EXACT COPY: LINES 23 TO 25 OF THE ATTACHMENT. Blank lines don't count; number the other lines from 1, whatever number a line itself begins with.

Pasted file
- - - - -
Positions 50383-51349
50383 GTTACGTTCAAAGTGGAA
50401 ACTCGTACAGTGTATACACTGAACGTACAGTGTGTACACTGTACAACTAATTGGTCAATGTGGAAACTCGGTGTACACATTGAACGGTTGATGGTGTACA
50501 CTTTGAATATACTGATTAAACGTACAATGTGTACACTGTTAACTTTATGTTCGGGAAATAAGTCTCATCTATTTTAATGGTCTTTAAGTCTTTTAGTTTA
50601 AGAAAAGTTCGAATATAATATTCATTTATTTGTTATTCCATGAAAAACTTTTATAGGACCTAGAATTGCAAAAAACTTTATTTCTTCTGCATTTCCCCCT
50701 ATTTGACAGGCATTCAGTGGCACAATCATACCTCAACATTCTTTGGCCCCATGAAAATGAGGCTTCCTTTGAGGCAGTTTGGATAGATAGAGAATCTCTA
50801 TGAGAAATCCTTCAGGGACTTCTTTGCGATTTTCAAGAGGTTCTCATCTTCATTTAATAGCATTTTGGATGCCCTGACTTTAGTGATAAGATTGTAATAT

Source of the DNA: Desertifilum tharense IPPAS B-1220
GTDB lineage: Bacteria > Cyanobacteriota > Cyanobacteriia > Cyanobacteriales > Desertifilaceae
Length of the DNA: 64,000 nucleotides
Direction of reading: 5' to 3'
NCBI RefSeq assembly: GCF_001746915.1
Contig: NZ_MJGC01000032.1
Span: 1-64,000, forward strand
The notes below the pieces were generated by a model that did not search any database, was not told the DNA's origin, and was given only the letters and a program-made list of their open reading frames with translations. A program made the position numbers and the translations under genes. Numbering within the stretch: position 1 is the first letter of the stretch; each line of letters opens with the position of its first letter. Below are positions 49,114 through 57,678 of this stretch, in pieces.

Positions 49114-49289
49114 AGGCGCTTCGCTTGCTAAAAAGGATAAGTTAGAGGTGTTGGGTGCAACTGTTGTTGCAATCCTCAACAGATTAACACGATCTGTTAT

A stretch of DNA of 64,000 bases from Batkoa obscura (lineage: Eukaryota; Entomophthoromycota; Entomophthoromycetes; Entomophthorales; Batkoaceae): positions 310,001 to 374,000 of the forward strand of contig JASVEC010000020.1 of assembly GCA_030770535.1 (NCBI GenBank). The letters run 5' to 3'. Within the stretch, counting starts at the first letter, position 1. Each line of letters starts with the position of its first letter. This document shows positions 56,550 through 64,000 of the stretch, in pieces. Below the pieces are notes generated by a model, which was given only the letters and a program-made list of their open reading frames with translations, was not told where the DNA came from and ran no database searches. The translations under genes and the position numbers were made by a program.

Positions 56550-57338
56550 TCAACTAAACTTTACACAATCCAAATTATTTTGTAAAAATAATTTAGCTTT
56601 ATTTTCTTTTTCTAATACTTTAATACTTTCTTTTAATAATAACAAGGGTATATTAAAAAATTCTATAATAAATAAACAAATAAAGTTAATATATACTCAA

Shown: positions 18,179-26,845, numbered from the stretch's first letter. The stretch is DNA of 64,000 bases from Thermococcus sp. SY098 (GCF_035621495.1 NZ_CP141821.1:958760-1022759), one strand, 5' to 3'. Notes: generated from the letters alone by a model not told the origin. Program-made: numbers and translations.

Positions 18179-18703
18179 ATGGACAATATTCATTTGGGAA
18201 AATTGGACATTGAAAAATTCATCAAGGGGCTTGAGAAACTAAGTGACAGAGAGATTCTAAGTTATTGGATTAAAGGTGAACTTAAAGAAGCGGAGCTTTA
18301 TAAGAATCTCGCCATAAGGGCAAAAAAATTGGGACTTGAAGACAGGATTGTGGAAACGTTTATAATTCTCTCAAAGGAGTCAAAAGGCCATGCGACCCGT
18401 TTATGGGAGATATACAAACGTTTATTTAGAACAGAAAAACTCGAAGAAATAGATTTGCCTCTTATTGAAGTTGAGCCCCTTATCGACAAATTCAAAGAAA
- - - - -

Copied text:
Positions 18179-18703
18179 ATGGACAATATTCATTTGGGAA
18201 AATTGGACATTGAAAAATTCATCAAGGGGCTTGAGAAACTAAGTGACAGAGAGATTCTAAGTTATTGGATTAAAGGTGAACTTAAAGAAGCGGAGCTTTA